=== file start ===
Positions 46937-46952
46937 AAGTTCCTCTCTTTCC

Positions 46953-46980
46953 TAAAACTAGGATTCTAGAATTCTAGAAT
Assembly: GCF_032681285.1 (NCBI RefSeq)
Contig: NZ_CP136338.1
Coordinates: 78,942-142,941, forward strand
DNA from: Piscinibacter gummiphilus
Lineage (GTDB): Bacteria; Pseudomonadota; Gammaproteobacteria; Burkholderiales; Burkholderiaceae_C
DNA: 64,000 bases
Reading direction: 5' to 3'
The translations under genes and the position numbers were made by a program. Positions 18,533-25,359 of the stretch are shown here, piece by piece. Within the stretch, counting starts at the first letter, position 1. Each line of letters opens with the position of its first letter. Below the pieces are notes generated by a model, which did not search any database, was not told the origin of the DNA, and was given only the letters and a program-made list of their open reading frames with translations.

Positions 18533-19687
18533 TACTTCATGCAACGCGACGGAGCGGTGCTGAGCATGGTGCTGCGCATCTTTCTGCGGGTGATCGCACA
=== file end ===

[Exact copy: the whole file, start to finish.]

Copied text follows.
Positions 46937-46952
46937 AAGTTCCTCTCTTTCC

Positions 46953-46980
46953 TAAAACTAGGATTCTAGAATTCTAGAAT
Assembly: GCF_032681285.1 (NCBI RefSeq)
Contig: NZ_CP136338.1
Coordinates: 78,942-142,941, forward strand
DNA from: Piscinibacter gummiphilus
Lineage (GTDB): Bacteria; Pseudomonadota; Gammaproteobacteria; Burkholderiales; Burkholderiaceae_C
DNA: 64,000 bases
Reading direction: 5' to 3'
The translations under genes and the position numbers were made by a program. Positions 18,533-25,359 of the stretch are shown here, piece by piece. Within the stretch, counting starts at the first letter, position 1. Each line of letters opens with the position of its first letter. Below the pieces are notes generated by a model, which did not search any database, was not told the origin of the DNA, and was given only the letters and a program-made list of their open reading frames with translations.

Positions 18533-19687
18533 TACTTCATGCAACGCGACGGAGCGGTGCTGAGCATGGTGCTGCGCATCTTTCTGCGGGTGATCGCACA